More than 10 years ago when Hyundai India had launched the Verna CRDi turbo-diesel sedan, it behaved like Usain Bolt on a run, but wearing heels, i.e. while the engine was very powerful and responsive, the chassis and suspension didn’t match up. Not any more. Over the last few years Hyundai India engineers, it appears, have worked a lot of improving the driving dynamics of their cars. This has started to show: In the new Creta, in the Venue, and now in the new Verna. We drive the latter in and around Delhi. But first, the design. For about 10 years the Verna has maintained an edge over other midsize sedans as far as design is concerned. Agreed, design is subjective, but you’d find few people who’d not appreciate the flowing design lines on the Verna.
The new Verna, which it’s not a generation-change, has enough new design elements, and the turbo trim offers design integrations like twin-tip muffler, glossy black grille and all-black interiors. The cabin of top-end variants has features such as front ventilated seats, tyre pressure monitoring system, a 20.32-cm touchscreen with navigation and HD display, driver rear-view monitor, paddle shifters (for DCT variant), wireless phone charger and electric sunroof, among others. The digital cluster, in particular, is future-proof—it looks like a video game console. In a smart marketing move, Hyundai India is offering three engine options and four gearbox options in the new Verna, so there are 11 variants that are distinctly different from each other.
The engine choices are 1.5-litre CRDi turbo-diesel (115 PS power), 1.5-litre petrol (115 PS) and 1.0-litre turbo-petrol (120 PS). The gearbox options are six-speed manual, IVT automatic, DCT automatic and six-speed automatic. We drove the 1.0-litre turbo GDi petrol DCT SX(O) variant. Feature-loaded it is, excitement-loaded it is more. Turbo-petrol are a new set of engines that produce immense power and yet are fuel-efficient. But the suspension and chassis has to be capable enough to rein-in that power, and this is precisely the case with the new Verna—no matter how quickly you accelerate it on a straight road or on curves, the car doesn’t feel it is going out of control. Harsh braking, similarly, doesn’t make the car lose its line, provided the driver is in complete control over the steering wheel (in extreme conditions, like on gravel or when it’s raining heavily, it anyway would).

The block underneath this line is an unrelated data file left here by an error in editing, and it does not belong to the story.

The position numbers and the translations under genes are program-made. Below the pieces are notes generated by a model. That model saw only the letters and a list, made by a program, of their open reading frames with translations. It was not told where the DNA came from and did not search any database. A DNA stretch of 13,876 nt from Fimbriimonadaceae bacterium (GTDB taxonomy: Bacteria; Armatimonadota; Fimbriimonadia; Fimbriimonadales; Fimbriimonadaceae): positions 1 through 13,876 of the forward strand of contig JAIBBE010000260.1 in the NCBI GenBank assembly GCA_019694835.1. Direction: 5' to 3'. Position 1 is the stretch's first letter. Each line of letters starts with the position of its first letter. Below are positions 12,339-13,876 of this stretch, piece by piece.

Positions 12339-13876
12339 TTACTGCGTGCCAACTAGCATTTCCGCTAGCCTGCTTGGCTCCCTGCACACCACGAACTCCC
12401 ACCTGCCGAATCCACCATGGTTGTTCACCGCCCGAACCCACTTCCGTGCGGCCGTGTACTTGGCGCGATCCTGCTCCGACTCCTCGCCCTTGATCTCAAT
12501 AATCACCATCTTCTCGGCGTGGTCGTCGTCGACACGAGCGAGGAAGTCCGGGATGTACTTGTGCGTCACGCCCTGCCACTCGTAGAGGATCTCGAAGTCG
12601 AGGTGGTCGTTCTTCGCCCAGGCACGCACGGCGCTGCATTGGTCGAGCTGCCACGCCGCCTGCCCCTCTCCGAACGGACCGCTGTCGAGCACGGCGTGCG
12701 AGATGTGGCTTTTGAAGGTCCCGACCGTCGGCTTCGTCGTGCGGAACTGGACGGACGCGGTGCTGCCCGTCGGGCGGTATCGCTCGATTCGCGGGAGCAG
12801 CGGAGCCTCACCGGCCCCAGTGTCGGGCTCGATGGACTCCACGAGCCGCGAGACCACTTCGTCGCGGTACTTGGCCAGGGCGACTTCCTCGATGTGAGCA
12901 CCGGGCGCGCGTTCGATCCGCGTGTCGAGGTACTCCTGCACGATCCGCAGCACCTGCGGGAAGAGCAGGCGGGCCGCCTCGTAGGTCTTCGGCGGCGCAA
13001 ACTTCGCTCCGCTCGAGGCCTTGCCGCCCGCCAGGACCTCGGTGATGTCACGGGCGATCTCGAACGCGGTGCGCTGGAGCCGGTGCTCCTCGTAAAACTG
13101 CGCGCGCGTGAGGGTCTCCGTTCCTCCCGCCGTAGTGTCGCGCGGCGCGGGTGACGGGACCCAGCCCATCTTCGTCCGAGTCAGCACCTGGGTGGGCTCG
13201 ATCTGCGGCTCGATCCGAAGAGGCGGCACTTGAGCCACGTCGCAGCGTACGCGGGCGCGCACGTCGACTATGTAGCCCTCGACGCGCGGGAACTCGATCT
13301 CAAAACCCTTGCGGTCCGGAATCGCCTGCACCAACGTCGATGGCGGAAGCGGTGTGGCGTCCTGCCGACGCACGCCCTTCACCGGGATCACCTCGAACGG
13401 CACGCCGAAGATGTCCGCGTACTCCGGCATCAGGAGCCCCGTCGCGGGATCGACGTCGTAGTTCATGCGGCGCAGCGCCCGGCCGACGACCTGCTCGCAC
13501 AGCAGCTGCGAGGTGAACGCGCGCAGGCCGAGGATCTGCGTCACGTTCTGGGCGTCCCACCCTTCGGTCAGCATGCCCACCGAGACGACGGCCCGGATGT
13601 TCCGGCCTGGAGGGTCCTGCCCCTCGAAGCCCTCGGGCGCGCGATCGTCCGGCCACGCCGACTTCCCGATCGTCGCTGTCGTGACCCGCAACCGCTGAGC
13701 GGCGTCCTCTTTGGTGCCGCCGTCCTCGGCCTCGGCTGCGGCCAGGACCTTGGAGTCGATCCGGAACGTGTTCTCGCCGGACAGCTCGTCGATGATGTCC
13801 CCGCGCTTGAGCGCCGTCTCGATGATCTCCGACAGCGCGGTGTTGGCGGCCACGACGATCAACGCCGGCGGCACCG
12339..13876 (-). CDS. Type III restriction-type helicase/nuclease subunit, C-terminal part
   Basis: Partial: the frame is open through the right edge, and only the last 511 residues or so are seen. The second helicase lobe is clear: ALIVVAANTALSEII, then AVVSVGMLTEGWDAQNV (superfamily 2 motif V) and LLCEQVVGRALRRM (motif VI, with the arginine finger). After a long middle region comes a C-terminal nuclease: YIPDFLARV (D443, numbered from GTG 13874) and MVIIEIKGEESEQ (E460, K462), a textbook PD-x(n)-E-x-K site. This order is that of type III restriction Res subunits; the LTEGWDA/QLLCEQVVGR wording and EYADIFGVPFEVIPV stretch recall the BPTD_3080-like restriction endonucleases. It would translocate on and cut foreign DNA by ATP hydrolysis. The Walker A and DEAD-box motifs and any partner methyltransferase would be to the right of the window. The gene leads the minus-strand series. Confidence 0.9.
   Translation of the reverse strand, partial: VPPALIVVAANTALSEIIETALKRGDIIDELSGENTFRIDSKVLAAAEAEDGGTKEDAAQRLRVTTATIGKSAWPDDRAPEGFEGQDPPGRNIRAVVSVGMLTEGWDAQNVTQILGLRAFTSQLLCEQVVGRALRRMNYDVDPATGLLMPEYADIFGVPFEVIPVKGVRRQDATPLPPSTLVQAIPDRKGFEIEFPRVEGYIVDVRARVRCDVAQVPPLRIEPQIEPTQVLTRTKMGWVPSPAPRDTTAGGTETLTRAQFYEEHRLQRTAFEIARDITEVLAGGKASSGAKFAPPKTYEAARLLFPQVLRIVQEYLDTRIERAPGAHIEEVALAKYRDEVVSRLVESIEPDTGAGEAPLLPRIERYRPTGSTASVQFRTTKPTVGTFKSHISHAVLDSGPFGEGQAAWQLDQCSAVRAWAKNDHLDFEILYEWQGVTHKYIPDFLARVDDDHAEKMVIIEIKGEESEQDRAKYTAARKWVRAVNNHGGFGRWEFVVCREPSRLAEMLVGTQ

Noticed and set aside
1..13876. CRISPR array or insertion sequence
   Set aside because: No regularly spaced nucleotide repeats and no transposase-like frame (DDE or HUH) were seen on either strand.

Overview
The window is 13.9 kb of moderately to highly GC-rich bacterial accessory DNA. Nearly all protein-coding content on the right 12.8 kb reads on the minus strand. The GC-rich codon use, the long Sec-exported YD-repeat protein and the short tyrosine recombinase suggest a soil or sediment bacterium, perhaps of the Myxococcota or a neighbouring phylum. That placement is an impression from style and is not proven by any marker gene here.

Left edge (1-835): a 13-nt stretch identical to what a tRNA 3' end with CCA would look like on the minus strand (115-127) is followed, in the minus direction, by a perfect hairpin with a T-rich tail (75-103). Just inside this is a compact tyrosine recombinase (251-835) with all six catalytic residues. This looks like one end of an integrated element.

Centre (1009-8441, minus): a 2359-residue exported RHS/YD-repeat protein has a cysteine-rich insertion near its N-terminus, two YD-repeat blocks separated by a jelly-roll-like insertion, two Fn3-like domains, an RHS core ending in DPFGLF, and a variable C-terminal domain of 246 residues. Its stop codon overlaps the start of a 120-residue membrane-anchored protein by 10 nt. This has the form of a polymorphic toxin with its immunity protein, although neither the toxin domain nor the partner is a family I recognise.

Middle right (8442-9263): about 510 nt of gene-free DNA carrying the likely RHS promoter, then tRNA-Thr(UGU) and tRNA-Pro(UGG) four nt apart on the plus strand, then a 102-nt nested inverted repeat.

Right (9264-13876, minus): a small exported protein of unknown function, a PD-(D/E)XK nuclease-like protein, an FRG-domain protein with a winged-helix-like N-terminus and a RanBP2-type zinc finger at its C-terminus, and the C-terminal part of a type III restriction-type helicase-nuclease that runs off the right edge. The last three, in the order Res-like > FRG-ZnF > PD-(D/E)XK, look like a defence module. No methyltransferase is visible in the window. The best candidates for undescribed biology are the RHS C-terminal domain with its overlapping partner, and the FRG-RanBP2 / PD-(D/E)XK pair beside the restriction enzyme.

The turbo-petrol is surprisingly fuel-efficient—driving in traffic-free Delhi at an average speed of about 35kpl, I got 17.7 km to a litre of petrol. The Verna also gets Hyundai connected car technology, i.e. Blue Link, the in-built device powered by Vodafone-Idea eSIM and a cloud-based voice recognition platform. Blue Link services in the Verna are complimentary for three years from the date of purchase. Some of its variants also, surprisingly, offer SUV-like features, such as hill-start assist control, and some variants have luxury-car-kind of features, such as front park-assist sensors.
The new Verna is priced from Rs 9.3 lakh for the entry-level 1.5-litre petrol manual variant, going up to Rs 15.09 lakh for 1.5-litre diesel automatic. However, more or less similar variants are also available in other midsize sedans at more or less the same price. What sets the Verna apart is the futuristic 1.0-litre turbo GDi petrol DCT SX(O) variant, which you won’t find in any other midsize sedan, and is our pick.
(For this review we drove the 1.0-litre turbo GDi petrol DCT SX(O) variant, priced Rs 13.99 lakh, ex-showroom.)
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